Saturday, July 26, 2008

His Last Lecture

Randy Pausch died yesterday. At 47 years old, he is survived by his wife, Jai, and their three children.


His passing brings sadness but it was not unexpected. Randy was diagnosed with pancreatic cancer two years ago. A well-known professor at Carnegie-Mellon University, he became renowned for his developmental work in the world of computer graphics. Pausch did not resign from his life after learning his fate. His predicament inspired him to write and present a last lecture encouraging others to achieve their childhood dreams. Randy lived to see his.


Pausch preached a mantra focusing on the importance of family, mentoring and creating a thoughtful legacy for oneself. In his words: "We can not change the cards we a dealt, only the way we play our hand." At face value, his talk pivoted on what many of us consider common sense peppered with his undying joie de vivre. His Last Lecture gained its popularity from the way it was delivered, not necessarily due to its novel content.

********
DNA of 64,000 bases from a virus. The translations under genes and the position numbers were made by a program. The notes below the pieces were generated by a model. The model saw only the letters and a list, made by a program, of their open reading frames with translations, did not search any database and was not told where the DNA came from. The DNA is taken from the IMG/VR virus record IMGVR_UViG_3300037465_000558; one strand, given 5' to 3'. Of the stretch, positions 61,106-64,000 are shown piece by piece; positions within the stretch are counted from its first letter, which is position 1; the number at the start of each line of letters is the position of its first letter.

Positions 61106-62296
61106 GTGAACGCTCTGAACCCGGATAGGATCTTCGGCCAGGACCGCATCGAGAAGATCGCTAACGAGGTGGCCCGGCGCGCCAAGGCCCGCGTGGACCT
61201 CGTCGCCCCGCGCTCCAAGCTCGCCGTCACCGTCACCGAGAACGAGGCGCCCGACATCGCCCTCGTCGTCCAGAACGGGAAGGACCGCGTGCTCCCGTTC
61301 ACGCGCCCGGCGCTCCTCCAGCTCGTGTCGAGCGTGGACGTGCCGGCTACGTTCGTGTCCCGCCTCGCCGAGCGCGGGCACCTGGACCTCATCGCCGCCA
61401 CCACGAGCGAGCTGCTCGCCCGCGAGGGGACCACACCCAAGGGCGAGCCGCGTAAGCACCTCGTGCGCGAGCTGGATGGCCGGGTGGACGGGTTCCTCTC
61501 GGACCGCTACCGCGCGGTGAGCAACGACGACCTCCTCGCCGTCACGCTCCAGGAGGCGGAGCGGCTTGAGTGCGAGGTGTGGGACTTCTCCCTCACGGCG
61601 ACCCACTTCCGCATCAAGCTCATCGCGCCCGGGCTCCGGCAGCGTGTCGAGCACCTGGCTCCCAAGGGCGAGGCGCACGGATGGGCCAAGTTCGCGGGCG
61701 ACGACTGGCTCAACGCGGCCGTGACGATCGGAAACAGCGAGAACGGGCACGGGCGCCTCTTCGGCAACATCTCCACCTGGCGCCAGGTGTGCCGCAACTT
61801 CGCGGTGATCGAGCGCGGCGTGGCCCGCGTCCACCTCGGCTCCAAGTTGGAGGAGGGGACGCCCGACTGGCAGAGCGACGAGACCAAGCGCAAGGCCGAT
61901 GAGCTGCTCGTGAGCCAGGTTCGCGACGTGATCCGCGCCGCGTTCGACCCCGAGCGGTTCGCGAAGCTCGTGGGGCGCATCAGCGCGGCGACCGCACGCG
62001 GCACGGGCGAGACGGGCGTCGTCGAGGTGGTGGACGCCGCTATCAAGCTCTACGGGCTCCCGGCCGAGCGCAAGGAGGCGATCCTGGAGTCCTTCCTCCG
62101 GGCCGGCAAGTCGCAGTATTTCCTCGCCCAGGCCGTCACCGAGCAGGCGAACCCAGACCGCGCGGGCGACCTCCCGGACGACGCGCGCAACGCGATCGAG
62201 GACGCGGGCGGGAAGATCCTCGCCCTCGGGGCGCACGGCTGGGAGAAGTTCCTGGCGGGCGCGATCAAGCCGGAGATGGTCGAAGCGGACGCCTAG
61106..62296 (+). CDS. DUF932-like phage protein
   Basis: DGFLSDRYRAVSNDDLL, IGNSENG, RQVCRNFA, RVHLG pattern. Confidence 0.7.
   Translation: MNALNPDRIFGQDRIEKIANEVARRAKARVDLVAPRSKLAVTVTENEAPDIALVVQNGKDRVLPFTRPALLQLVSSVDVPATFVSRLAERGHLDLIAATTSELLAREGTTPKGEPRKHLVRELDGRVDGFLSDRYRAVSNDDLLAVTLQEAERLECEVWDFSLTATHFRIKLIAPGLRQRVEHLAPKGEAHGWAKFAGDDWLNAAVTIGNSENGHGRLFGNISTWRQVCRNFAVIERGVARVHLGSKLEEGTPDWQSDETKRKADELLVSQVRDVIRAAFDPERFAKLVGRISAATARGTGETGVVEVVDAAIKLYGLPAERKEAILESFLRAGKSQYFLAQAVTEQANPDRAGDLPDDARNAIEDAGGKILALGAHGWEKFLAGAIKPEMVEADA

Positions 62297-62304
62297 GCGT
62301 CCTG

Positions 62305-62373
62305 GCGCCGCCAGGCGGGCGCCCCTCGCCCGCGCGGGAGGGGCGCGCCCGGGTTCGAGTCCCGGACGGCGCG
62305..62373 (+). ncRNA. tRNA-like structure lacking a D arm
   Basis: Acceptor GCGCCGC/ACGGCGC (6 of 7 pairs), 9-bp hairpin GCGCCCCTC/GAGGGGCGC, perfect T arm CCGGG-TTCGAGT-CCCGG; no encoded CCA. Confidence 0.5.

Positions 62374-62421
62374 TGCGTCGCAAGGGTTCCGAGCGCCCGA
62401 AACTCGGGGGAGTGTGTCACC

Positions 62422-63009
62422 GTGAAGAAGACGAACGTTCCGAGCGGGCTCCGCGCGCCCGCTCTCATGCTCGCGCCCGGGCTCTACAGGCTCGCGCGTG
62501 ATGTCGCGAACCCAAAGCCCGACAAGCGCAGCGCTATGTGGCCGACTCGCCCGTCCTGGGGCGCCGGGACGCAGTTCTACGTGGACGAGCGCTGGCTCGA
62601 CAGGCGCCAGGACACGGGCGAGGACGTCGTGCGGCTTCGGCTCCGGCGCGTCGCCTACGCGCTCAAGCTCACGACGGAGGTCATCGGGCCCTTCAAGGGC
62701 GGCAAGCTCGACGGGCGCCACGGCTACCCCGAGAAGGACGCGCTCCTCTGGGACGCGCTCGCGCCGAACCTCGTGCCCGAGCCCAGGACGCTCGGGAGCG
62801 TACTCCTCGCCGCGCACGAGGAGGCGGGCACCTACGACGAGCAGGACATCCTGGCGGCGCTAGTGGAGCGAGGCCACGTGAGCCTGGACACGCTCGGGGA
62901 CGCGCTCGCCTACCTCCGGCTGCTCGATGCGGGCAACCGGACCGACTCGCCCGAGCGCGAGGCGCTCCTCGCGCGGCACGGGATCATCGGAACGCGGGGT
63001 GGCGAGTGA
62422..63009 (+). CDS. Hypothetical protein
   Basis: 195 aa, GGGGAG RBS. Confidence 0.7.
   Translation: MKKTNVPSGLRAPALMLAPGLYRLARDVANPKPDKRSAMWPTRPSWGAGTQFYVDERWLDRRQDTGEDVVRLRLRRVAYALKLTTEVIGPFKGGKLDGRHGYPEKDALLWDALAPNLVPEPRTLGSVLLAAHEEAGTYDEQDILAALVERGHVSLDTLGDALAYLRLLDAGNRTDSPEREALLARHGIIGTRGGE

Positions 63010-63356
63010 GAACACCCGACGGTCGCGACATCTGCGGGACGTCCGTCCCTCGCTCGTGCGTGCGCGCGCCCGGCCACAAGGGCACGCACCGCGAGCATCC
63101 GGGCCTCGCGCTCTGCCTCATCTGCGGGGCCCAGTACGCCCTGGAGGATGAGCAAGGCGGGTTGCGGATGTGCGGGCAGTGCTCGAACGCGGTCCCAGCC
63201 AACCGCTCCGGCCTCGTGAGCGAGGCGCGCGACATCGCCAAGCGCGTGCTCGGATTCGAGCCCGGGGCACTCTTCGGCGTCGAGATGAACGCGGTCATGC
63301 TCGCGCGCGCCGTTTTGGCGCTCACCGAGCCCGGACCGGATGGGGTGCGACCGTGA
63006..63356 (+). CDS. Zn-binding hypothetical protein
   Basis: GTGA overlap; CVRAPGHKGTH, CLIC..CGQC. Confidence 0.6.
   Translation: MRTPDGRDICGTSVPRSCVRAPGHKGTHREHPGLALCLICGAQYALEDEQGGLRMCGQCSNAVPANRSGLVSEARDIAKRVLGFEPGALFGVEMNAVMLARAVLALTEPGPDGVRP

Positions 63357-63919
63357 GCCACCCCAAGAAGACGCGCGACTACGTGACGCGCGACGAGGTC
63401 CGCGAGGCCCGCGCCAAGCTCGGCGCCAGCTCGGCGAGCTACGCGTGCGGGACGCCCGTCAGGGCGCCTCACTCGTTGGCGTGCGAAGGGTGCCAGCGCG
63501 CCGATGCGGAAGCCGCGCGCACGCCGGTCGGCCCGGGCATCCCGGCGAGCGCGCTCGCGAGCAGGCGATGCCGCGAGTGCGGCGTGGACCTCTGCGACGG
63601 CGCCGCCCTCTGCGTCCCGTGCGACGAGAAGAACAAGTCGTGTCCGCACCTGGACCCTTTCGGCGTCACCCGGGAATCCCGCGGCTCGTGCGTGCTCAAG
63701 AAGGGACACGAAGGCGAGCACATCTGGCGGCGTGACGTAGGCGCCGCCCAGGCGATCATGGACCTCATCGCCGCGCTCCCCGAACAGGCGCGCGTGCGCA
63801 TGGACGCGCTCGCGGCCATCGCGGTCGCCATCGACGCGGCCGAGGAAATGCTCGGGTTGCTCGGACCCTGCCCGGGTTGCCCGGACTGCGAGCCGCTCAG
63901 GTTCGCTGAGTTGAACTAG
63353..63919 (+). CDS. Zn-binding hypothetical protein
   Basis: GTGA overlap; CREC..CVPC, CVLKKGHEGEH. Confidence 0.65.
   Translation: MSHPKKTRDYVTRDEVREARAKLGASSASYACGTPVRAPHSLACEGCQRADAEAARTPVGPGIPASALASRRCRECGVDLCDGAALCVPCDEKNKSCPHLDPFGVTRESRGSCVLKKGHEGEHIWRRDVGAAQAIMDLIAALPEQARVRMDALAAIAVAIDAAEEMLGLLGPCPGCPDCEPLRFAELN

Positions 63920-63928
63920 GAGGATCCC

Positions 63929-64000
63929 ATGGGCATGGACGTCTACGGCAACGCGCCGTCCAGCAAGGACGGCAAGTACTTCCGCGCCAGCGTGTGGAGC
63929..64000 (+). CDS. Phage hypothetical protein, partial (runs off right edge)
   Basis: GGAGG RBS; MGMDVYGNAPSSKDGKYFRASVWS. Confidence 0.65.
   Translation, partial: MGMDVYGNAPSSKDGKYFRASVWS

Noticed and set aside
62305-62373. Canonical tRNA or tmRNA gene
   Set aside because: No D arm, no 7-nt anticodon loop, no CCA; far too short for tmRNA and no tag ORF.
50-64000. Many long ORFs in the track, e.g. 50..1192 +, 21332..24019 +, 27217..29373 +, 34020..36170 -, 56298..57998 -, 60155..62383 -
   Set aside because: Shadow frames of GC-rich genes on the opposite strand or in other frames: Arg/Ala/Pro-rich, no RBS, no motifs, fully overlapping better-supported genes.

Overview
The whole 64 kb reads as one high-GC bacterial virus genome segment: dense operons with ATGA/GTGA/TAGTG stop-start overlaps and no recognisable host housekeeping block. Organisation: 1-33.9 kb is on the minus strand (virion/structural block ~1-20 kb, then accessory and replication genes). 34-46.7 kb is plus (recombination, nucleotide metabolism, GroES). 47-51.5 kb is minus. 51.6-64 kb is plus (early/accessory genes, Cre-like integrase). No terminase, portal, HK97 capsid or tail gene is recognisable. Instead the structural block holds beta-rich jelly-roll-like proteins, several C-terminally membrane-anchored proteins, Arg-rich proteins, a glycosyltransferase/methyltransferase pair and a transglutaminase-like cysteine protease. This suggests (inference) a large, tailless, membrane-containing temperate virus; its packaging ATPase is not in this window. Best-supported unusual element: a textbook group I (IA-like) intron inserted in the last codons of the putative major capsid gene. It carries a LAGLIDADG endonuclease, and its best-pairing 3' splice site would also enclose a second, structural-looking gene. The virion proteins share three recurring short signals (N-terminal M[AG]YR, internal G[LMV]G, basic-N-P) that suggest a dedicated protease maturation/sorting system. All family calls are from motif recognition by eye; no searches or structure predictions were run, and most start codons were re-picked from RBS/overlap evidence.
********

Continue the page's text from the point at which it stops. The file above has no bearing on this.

The Last Lecture was recorded for posterity as Randy's goodbye to the world. He simply wanted to create a vehicle to be remembered by for his family, friends and associates. The nearly two hour recording was posted on You Tube and became a phenomenon. His edgy assertive style and die-hard positive attitude quickly gained fame by word-of-mouth and media spin.


For a few months, Randy seemed blessed. His medical condition improved. He was invited to reprise his lecture across the country. The lecture was transcribed into a best-seller book. Now his flame has gone out but his love of life lives on.


We would all be blessed if our work, thoughts and beliefs were so universally received as Randy's. He was granted his last wish. If you are looking for new drive and direction in your life, The Last Lecture is a good place to find it. Spend two hours reading Randy's thoughts or watch him in action. You will be glad you did and that is exactly what he had in mind.

1 comment:

Anonymous said...

nice article, karl